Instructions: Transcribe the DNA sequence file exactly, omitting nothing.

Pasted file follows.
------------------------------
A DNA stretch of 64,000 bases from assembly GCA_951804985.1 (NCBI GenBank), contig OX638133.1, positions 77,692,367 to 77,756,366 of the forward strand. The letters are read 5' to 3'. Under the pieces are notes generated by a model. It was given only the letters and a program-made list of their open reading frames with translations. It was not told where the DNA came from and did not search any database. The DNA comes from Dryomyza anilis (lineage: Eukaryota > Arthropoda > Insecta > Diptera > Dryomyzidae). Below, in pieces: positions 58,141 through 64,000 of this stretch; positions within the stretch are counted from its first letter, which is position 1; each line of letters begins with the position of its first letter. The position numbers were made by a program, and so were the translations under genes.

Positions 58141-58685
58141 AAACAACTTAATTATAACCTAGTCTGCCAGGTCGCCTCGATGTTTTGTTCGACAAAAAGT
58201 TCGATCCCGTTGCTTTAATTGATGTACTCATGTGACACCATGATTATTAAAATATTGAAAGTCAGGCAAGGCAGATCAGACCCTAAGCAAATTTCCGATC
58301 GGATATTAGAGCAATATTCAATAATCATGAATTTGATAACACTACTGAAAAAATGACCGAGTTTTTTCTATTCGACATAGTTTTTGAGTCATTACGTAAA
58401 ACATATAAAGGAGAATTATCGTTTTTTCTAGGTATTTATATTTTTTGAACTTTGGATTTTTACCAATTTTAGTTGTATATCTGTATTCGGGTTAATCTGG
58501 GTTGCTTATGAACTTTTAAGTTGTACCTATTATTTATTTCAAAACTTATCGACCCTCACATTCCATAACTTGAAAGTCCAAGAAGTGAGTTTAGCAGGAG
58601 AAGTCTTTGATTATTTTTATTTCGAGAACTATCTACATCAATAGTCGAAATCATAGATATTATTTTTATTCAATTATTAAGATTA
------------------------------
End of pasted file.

A DNA stretch of 64,000 bases from assembly GCA_951804985.1 (NCBI GenBank), contig OX638133.1, positions 77,692,367 to 77,756,366 of the forward strand. The letters are read 5' to 3'. Under the pieces are notes generated by a model. It was given only the letters and a program-made list of their open reading frames with translations. It was not told where the DNA came from and did not search any database. The DNA comes from Dryomyza anilis (lineage: Eukaryota > Arthropoda > Insecta > Diptera > Dryomyzidae). Below, in pieces: positions 58,141 through 64,000 of this stretch; positions within the stretch are counted from its first letter, which is position 1; each line of letters begins with the position of its first letter. The position numbers were made by a program, and so were the translations under genes.

Positions 58141-58685
58141 AAACAACTTAATTATAACCTAGTCTGCCAGGTCGCCTCGATGTTTTGTTCGACAAAAAGT
58201 TCGATCCCGTTGCTTTAATTGATGTACTCATGTGACACCATGATTATTAAAATATTGAAAGTCAGGCAAGGCAGATCAGACCCTAAGCAAATTTCCGATC
58301 GGATATTAGAGCAATATTCAATAATCATGAATTTGATAACACTACTGAAAAAATGACCGAGTTTTTTCTATTCGACATAGTTTTTGAGTCATTACGTAAA
58401 ACATATAAAGGAGAATTATCGTTTTTTCTAGGTATTTATATTTTTTGAACTTTGGATTTTTACCAATTTTAGTTGTATATCTGTATTCGGGTTAATCTGG
58501 GTTGCTTATGAACTTTTAAGTTGTACCTATTATTTATTTCAAAACTTATCGACCCTCACATTCCATAACTTGAAAGTCCAAGAAGTGAGTTTAGCAGGAG
58601 AAGTCTTTGATTATTTTTATTTCGAGAACTATCTACATCAATAGTCGAAATCATAGATATTATTTTTATTCAATTATTAAGATTA